Postpartum Struggles: A Dad's Take

by - 1:42 AM



It's been 4-long months since my Husband and I welcomed our little bundle of joy. Ever since then, we've made a lot of adjustments towards getting Baby M on a routine. Alhamdulillah, it's going quite smoothly though he has his days. With that adjustment, we had to change the lifestyle that we were very much comfortable in before his arrival. Staying up late now seems impossible (Mainly because we get tired even before 11pm). 

We spend our last hour before falling asleep, prioritizing Baby M. Making sure that he has been fed and changed before putting him back to sleep (comfortable baby = longer sleep).

Sometimes, we get really reluctant to go out after a certain timing knowing that we might potentially disrupt his sleep which will, in turn, disrupt ours. Do we miss being able to go out as and when we wish without any worries? A definite yes. But would I want to experience life without Baby M around? No, however, date night is an exception. hahaha.


Settling down with a newborn did not come easy for us. As much as we try to stay positive and have a "We got this" attitude. I think our setbacks were distinguished by our new roles as parents. It came together with the pressure to keep everything together which is extremely exhausting.

I've shared in my previous post about my postpartum struggles and how I identified them. Check out the post here! POSTPARTUM STRUGGLES: WHOLE AGAIN

Often times, society has brought light to women who are going through postpartum depression. Hospitals provide services for women who are are going through as such during and after pregnancy. Even going to the extent of providing surveys that you are required to fill up on your emotional/mental state during your post-pregnancy check-up. 

With the emotional, mental and physical changes that we had to go through it's nice that there are efforts that are being put in place to provide us the help that we need.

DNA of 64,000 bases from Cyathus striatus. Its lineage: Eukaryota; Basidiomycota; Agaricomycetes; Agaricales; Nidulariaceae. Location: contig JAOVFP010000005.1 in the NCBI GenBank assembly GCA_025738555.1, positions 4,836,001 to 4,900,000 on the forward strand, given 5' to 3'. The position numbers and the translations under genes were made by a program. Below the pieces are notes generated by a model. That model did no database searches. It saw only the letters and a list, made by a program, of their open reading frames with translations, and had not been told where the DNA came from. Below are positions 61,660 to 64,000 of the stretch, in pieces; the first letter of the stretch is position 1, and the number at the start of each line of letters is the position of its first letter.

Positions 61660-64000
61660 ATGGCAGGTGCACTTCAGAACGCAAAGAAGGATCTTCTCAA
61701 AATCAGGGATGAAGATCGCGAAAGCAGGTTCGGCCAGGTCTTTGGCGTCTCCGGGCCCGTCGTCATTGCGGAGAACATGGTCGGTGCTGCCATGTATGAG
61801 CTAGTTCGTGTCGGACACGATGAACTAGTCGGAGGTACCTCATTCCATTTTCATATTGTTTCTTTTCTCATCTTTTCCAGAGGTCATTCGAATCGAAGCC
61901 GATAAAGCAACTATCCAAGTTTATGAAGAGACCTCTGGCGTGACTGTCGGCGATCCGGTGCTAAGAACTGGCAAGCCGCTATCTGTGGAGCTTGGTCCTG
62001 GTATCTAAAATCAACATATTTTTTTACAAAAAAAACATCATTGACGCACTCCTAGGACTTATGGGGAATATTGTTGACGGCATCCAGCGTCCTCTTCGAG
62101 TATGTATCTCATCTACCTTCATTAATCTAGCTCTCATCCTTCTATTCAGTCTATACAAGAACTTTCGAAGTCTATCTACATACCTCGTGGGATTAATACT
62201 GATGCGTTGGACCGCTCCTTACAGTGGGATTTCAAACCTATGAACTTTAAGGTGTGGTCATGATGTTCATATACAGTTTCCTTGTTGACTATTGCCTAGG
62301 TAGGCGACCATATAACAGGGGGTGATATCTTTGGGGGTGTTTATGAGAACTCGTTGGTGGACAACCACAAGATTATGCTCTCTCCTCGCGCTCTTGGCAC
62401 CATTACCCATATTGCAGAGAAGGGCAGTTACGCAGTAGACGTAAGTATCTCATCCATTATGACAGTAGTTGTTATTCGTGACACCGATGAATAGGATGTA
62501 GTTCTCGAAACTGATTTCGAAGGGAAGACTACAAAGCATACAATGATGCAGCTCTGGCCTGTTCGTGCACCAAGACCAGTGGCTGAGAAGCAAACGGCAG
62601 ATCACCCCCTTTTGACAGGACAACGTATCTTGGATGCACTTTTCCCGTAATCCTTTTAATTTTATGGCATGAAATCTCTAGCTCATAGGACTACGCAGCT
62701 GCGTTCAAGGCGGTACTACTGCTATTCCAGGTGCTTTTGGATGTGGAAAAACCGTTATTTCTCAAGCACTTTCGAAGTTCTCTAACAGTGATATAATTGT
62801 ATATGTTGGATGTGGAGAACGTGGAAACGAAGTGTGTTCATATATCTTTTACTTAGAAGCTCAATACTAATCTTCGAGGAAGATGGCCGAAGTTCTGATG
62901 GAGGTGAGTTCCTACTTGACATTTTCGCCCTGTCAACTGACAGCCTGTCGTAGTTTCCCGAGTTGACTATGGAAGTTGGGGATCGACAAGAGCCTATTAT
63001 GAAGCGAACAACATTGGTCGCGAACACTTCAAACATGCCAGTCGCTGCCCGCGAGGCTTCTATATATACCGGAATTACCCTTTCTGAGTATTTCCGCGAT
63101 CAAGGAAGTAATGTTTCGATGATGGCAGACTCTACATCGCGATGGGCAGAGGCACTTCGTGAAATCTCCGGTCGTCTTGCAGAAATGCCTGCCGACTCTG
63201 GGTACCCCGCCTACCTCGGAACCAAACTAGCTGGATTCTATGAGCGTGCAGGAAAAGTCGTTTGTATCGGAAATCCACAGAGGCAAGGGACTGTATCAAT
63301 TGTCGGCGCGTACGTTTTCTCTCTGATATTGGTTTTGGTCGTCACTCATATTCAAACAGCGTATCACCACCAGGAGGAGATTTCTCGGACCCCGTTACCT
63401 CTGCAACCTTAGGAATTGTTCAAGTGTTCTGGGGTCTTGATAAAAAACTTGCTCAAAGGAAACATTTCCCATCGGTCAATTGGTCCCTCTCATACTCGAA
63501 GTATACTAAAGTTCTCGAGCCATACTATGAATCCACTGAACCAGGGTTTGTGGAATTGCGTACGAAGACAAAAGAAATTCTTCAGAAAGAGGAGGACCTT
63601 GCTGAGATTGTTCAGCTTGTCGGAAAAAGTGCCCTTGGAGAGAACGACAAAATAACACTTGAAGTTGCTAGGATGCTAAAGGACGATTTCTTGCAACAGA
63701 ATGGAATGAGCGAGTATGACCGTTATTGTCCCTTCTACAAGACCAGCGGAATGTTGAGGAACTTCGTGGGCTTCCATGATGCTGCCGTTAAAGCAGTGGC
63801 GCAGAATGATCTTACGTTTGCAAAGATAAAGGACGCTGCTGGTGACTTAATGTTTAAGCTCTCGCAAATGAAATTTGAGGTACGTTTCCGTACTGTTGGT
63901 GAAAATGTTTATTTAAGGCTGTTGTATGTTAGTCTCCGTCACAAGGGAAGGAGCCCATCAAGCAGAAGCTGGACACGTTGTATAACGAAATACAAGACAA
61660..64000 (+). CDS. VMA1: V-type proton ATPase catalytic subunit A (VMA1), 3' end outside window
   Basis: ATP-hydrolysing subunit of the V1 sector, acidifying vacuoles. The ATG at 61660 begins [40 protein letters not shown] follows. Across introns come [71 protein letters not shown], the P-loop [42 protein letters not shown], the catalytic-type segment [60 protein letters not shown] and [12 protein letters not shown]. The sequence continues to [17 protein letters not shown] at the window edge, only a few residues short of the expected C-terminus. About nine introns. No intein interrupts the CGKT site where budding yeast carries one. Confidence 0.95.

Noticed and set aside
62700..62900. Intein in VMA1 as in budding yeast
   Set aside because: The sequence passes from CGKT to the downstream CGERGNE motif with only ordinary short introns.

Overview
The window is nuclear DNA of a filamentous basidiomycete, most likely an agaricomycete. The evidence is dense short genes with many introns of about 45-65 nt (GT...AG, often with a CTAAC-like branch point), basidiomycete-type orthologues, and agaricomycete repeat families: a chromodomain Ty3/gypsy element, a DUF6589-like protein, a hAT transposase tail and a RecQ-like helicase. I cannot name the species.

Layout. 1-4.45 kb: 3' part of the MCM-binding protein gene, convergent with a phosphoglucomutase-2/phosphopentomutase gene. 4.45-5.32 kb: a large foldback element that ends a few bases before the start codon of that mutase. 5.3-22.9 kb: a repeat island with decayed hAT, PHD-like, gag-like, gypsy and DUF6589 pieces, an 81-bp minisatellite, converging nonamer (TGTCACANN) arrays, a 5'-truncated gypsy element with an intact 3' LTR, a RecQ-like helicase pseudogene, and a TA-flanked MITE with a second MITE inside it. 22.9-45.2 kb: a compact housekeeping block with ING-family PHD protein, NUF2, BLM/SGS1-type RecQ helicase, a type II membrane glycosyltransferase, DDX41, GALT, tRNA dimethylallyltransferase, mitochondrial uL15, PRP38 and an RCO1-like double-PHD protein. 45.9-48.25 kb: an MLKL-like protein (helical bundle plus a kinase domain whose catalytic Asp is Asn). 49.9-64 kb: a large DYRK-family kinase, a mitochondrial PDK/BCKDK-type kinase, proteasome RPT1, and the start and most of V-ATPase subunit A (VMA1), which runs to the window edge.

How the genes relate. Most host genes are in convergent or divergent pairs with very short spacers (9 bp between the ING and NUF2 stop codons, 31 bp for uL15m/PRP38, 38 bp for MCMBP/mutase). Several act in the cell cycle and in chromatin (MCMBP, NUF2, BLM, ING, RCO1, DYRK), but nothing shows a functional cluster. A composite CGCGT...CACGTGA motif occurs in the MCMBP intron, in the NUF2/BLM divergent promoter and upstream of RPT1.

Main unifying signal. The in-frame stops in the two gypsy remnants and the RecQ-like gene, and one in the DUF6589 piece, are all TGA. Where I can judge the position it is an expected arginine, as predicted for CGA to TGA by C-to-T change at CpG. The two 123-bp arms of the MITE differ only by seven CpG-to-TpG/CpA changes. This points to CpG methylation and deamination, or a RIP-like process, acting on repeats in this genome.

But what about the men? What are the struggles that they face? Has society turned a blind eye to the possibilities of PPND (Paternal Postnatal Depression) in every man? 

I asked my husband about his thoughts on PPND and what are his beliefs on why men often not speak about it.

He talked about the emotional toll that it takes on most men. Generally being a new parent means having to put certain things on halt.

The diversion of attention, time and money is almost immediate. 

The extra responsibility of having an additional mouth to feed and fearing of not meeting expectations of the family and others can be stressful at times. Feeling like you've lost touch with your other half because the baby takes most of the attention. What was initially pillow talk has turned into sleeping on each other. The tiredness and fatigue will weigh you down completely.  

Asked about why men don't often speak about their struggles

"Often the reason being "Maybe because we're men"

In my opinion, social stigma has men projected in such a way that we should be the stronger portion of the relationship. A manly disguise to brush the emotions that seems insignificant when it actually isn't. 

Generally, men often feel neglected. Either we don't understand how to express it or prefer to keep mum about these feelings. A man feels vulnerable when we expose all these emotions which we perceive as weak and irrelevant. 

Personally, I think it is about adapting to change. And to do so, One must be open to it and welcome the change. 
So why not start expressing those emotions. It makes a for a better outcome and relationship with the wife".

With that being said, the best way to acknowledge each other's struggle is to communicate with one and another. Postpartum struggles are REAL in both man and woman, we should not be dismissive about it. If it comes to a point where you feel it can be damaging not just to yourself but to the people around you. Seek the necessary treatment and care. There are many support groups that are able to help you get through it. InshaAllah.

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